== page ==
A: My plans after graduation are to go to graduate school for an education degree and hopefully work at ASU or other universities or fully pursue my dream of traveling around the world.

Q: If someone gave you $40 million to solve one problem on our planet, what would you tackle?

A: Environmental sustainability — we need to do way more to preserve our planet if we want to continue living here!

John Keeney

Media Relations Coordinator, T. Denny Sanford School of Social and Family Dynamics


Spanish lit grad balances motherhood and academics

April 30, 2018

Editor’s note: This is part of a series of profiles for spring 2018 commencement

Getting a degree or being a parent is a lot of work for anyone, requiring careful time management and a strong work ethic. Rachel Hill, a senior at the School of International Letters and Cultures, has taken on both and will graduate in May while her three children watch from the crowd. Hill family Rachel Hill and her children Atticus, Emry and Iris, and husband Brandon Kelley. Download Full Image

“I have a 6-year-old son, a 3-year-old daughter and a 17-month-old boy,” Hill counted. “And two dogs. And my husband works about 50 hours a week (for the military).”

Hill’s house is full of hard workers. Even as she prepares to graduate this May with a degree in Spanish literature, Hill is gearing up to pursue the Spanish 4+1 program.

“We had our second baby, and then I went back to school after she was 4 months,” Hill said. “It was something that we both knew needed to happen to ensure our family’s future.”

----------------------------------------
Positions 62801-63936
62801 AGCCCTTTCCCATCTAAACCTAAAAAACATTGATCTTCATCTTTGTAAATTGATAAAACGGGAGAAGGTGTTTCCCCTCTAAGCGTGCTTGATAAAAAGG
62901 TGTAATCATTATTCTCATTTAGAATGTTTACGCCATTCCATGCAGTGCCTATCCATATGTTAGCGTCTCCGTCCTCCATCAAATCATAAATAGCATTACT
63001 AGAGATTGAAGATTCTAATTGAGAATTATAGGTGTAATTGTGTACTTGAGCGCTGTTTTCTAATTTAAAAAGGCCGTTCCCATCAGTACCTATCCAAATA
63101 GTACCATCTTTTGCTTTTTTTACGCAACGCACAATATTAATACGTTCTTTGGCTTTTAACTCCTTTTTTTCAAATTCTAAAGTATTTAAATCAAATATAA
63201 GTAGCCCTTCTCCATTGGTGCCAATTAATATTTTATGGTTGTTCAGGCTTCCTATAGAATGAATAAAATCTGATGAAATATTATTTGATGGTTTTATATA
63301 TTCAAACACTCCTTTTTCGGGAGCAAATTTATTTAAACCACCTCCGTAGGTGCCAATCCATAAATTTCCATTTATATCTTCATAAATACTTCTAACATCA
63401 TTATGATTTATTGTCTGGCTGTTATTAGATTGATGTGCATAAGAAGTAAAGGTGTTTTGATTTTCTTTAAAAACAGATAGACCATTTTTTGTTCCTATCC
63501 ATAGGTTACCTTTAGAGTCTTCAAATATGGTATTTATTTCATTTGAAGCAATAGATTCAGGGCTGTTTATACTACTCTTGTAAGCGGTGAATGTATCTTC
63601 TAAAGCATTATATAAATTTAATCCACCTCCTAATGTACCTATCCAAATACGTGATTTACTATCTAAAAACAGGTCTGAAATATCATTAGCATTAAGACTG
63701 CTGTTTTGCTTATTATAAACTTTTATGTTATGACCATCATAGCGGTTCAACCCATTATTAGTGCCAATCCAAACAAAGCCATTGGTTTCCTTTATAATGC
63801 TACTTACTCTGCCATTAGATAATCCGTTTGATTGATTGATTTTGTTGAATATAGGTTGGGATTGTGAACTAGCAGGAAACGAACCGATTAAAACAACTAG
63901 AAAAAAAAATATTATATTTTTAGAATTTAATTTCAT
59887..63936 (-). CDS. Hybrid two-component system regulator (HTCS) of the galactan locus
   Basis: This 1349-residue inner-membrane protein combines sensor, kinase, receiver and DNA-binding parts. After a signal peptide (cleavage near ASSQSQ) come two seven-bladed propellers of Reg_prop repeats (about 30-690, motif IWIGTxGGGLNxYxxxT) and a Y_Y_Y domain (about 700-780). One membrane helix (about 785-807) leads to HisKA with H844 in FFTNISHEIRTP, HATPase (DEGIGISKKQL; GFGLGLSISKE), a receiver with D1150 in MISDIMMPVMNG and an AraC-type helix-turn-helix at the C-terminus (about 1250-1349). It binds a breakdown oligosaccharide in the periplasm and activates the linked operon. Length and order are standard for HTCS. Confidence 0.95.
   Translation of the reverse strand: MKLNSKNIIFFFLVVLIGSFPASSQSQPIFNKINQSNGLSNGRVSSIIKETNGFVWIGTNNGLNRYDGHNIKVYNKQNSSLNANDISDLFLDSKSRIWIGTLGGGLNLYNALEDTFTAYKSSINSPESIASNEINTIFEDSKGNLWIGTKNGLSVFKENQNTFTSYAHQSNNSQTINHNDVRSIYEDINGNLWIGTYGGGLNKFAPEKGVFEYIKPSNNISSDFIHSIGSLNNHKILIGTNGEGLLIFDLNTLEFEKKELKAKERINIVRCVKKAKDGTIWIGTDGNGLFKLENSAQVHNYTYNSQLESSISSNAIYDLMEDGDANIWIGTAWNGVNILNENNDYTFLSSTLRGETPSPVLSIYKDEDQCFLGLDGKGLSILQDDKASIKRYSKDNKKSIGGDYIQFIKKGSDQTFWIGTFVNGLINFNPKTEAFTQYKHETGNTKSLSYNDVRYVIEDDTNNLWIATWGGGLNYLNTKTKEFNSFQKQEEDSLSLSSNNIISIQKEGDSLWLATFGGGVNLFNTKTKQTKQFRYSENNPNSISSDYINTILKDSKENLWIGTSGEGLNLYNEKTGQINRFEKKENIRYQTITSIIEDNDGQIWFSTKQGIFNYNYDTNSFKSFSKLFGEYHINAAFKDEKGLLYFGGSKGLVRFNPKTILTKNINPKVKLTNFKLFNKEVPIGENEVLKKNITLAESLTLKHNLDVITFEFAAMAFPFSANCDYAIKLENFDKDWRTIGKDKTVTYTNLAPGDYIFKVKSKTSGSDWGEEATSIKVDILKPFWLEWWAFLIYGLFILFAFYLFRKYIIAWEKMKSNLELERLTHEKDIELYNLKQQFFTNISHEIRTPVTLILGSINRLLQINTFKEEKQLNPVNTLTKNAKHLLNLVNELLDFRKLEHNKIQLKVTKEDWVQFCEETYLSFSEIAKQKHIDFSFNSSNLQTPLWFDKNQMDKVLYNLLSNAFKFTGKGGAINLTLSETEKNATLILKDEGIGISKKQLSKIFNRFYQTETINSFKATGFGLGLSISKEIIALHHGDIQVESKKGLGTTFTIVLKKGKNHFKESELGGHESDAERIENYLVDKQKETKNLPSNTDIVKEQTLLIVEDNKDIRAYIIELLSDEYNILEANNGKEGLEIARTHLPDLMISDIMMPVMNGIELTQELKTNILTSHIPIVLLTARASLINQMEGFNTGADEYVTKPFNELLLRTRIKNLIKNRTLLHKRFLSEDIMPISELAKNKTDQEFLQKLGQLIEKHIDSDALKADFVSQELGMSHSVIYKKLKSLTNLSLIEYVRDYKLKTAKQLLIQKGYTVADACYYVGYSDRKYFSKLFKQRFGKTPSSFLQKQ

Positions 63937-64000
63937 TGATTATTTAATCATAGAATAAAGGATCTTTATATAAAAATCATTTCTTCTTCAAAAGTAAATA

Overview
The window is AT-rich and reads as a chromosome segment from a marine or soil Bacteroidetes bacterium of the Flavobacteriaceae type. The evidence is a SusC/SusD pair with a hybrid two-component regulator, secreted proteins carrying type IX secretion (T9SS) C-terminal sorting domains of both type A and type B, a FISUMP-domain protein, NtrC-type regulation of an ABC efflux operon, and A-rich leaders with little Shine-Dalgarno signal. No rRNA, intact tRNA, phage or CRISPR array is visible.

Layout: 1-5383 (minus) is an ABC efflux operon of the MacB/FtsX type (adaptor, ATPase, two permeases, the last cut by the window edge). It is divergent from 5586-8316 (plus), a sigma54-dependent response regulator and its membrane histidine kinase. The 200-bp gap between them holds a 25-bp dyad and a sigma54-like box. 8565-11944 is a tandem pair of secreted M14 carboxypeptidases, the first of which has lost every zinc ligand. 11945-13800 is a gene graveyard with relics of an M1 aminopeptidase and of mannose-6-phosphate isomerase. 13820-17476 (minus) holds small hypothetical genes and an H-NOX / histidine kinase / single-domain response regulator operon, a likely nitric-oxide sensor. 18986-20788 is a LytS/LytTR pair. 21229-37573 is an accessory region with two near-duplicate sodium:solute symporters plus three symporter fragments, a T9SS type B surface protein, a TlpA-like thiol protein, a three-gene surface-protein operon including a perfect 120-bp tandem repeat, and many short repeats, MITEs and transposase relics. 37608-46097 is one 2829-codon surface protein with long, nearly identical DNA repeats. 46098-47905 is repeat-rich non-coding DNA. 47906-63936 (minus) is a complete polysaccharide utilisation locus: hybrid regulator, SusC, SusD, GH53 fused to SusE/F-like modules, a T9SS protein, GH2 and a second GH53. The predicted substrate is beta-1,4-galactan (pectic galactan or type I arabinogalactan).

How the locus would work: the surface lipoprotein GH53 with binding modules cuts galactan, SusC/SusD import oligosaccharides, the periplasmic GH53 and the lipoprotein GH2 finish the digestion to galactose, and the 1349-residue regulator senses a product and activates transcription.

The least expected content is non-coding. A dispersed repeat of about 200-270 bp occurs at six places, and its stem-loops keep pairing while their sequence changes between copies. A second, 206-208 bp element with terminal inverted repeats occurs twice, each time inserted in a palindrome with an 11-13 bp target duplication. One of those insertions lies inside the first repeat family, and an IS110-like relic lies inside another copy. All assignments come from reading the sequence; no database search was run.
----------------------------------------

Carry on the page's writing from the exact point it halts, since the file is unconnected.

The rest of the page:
Hill would bring her new daughter to class, enthusiastically accommodated by SILC faculty, like David William Foster. While she found it harder to attend events like SILC Café, Hill was determined to continue studying.

“I found a way, with all the craziness, to do really well in the program,” Hill explained. “It has a really great variety of instructors and professors. That’s something I really enjoyed.”

Hill credits the SILC faculty, her marriage, family, friends and faith with helping her through the program, especially when it got overwhelming. Bringing her new daughter to class was helpful, as were the extensive options for events and clubs, like ASU Family Night. The flexibility to engage with the SILC community went a long way.

"I feel like my kids can come with me and be a part of my experience on campus," Hill said. 

That flexibility is fortunate as well, as the Spanish literature program is rigorous, encompassing diverse topics and time periods. But that has been Hill’s favorite part of the program as well.

“When you study literature, any literature, but especially Spanish literature, it’s like taking a core sample of the Earth. You know exactly what’s going on at any time period when you read this literature. It tells you socially, economically, politically what was going on in that region or that country during that specific time,” Hill explained.

Hill believes this holistic knowledge, and the research skills that come with it, will help her move forward in an academic career.

In 4+1, Hill wants to find inclusive points of view within Spanish literature and explore less-known topics. She proposed focusing on Black Latinos in Latin American.

“Through that study, I can come out and possibly do something that revolves around social justice,” Hill said. “I’m hoping to take what I’ve learned in undergrad and apply it to present problems we have right now in our society.”

As for her children Atticus, Iris and Emry, they’ve taught her a lot as an undergrad as well, which she’ll bring into future studies. She hopes others can benefit from the ways she pushed through stress and doubts.

“Even being a parent not in school, it’s easy to get wrapped up in the present. Even if you’re not a long-term-goal person, understand that it’s part of a process, you’re in a season of life, and this is not going to be your life forever,” Hill said. “You’re investing in your kids; you’re investing in yourself.”

Gabriel Sandler